What chair do I get?

by | Feb 27, 2021 | Health

OK so we all know that working from home can really take a toll on your body. With increasing amounts of neck, shoulder pain, headaches and jaw ache coming in to the clinic… I have been asked by many patients WHAT CHAIR DO I BUY????

So in terms of chairs, it’s actually really important to think about the chair’s relationship to the desk. And getting a desk set up where you can just as easily stand as you can sit is probably THE most important thing. So if you’ve done this, then ideally you will only be sitting for 30 minute periods before moving around and going to a standing position. Sometimes it is just about moving more than anything else, but getting the right chair can help too.

I think seats where you have the ability to sit upright with your back supported, bottom right back in the seat, sitting evenly on both sitting bones so you don’t have to lean forwards and away from the back of the chair are the best ones you can find. So if the chair’s back slopes backwards then this really doesn’t help. Use a pillow to help support you if needed.

Look at the difference!!

The seat needs to be able to come right in and under the table. So that your wrists and arms can rest, rather than having to over stretch or reach. Particularly with the mouse hand. That is vital. If you are too far away, your head neck and shoulders are in a compromised position, and this then causes compression of your ribs and diaphragm, and abdominal cavity, particularly when working for long periods of time without a break. There is a significant relationship between sitting for long periods and abdominal cramps, congestion, pelvic pain and constipation, and from this picture you can really see why.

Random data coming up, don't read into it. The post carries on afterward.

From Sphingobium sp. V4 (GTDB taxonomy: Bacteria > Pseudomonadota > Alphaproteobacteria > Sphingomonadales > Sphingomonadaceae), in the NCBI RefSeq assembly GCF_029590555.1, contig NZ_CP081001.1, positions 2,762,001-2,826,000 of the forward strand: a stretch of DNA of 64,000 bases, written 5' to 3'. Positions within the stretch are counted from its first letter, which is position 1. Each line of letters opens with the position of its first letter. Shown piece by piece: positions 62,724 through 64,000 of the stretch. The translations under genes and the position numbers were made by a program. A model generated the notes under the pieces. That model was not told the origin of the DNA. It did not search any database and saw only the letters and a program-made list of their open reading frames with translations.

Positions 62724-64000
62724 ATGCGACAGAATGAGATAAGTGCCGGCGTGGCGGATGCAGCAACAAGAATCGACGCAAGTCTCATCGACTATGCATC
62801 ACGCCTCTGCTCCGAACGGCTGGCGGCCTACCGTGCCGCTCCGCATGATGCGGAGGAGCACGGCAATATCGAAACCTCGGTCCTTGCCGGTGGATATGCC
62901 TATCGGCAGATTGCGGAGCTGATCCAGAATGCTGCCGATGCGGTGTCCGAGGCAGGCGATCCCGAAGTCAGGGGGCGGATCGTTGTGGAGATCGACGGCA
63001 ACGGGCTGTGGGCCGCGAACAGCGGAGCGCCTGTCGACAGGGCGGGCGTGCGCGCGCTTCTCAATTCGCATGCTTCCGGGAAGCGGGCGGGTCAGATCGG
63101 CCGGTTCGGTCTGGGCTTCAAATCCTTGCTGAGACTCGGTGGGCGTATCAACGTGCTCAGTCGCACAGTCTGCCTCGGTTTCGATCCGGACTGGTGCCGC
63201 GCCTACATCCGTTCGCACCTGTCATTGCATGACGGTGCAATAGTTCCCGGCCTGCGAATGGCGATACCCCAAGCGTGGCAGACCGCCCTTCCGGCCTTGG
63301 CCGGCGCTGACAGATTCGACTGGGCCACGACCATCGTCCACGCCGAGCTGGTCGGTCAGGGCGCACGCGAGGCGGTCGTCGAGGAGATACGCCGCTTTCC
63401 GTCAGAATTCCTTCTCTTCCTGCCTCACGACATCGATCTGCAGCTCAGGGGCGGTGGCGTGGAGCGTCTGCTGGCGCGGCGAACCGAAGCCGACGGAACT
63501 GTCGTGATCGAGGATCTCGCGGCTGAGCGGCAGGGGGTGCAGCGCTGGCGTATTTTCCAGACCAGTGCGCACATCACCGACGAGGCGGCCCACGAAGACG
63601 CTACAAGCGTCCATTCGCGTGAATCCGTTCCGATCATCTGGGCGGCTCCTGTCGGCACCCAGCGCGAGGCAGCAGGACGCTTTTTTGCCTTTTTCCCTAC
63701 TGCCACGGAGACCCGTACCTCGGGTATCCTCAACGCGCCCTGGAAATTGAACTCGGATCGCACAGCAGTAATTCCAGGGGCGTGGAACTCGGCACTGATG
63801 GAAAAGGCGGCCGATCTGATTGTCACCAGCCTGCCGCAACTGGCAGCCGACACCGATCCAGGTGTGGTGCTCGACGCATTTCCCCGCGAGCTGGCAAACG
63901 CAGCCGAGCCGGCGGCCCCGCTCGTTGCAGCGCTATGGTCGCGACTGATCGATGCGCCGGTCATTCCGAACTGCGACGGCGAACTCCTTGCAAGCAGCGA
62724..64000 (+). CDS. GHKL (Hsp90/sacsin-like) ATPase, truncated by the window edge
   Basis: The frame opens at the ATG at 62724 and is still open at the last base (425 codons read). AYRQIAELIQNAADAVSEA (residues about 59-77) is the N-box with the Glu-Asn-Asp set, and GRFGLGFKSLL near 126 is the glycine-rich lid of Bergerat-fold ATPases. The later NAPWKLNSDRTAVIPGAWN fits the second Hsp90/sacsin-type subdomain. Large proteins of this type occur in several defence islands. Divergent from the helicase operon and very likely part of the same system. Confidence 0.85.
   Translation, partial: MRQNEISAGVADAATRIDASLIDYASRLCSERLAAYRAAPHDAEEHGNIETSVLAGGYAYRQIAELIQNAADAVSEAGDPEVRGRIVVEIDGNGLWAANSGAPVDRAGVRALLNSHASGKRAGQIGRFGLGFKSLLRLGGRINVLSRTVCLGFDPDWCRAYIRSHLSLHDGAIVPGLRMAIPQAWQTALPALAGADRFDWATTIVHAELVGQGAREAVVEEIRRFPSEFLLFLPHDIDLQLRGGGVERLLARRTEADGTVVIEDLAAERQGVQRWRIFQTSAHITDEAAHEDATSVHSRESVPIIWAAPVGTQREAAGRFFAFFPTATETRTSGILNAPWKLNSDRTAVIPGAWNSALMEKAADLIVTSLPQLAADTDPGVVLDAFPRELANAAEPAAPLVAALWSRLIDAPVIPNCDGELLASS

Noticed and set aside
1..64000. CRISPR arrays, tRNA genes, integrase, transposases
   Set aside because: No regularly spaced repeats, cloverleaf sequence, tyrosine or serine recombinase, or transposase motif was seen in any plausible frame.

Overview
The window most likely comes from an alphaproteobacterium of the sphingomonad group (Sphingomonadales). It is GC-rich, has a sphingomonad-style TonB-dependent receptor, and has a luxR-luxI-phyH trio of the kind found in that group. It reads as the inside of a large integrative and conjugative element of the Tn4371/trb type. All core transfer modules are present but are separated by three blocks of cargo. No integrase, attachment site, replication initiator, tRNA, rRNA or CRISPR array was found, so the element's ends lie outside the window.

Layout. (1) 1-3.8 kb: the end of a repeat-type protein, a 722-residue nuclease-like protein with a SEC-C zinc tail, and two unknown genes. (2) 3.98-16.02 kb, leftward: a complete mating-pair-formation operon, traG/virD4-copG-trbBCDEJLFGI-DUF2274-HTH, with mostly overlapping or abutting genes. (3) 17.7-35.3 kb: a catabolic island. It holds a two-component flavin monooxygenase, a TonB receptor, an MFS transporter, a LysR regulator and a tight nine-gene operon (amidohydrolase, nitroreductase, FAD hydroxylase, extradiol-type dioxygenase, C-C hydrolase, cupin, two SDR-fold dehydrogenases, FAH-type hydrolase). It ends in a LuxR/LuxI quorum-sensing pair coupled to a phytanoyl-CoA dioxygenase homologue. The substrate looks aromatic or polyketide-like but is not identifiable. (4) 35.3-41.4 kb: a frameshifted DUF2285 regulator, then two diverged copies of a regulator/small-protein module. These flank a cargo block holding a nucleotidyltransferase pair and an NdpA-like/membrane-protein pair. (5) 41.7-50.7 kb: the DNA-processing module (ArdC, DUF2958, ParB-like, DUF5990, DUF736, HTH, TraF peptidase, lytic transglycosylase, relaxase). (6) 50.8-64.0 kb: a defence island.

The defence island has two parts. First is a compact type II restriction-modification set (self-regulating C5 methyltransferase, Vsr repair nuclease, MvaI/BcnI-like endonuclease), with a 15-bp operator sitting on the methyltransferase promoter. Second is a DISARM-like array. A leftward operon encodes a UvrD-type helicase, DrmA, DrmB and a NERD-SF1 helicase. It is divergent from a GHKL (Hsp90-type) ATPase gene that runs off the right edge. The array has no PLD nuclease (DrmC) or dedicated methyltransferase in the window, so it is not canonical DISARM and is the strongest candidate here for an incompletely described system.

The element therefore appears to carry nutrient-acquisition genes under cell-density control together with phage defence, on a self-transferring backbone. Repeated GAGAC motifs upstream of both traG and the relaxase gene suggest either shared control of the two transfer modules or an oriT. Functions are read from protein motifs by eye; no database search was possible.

If you have arm rests that can then be moved so you can get closer to the desk this is really beneficial.  
Being able to be square on to the computer or desk is also important, if you are always rotating one way then this will aggravate rib, shoulder, neck issues. 

Then every 30 minutes do a check in on yourself.. Ears over shoulders, chest lifted, torso long rather than folded forwards. Almost like a chin tuck.

If you are standing, you can even add some squats in there. Set an alarm and do 10 squats every 30 minutes. Your legs, pelvis, hips, and entire body will love you for it. Even if you set yourself an alarm and change posture or position every 30 minutes, this can make a significant difference to you and your body.  Making sure you can breathe a full deep breath, and not be in pain. Standing rather than sitting can positively influence your metabolic state, and use more muscles, burn over 120 extra calories, and keep your pelvis, spine and hips more open. You can breathe better, and have a happier gut too. 😊 Your stomach, and bowels are able to move more fluidly, and are not stuck in a compressed position for so long. Constipation can be a severe issue with sitting down for prolonged periods. Our immune system is found in our gut, so we need the whole of the abdomen to be happy, and not compromised.

No posture is necessarily a bad posture, unless you are there for too long! Allowing the fascia and muscles, ligaments and joints to change positions means that fatigue never gets a chance to set in, and our bodies are happier, more fluid, and less negative impact on our bowels, gynae, abdomen, heart and lungs, spine and pelvic floor. So keep moving 😊😊

If you want more individual advice, or a hands on treatment to help get your body more able to adapt to a more comfortable posture, then book in to see us. Sometimes we have restrictions in our neck, ribs, spine, hips, and pelvis, or anywhere else through the chain which can impede your body from being able to sit or even stand in a more comfortable balanced position whilst you work. If you are still in pain, or finding some of these positions difficult to get into, then you may well benefit from a full osteopathy assessment and hands on treatment. We are here to help.

You can book online to see one of our osteopaths, or email us on admin@hertsosteopathy.co.uk

Thanks for reading, Jo.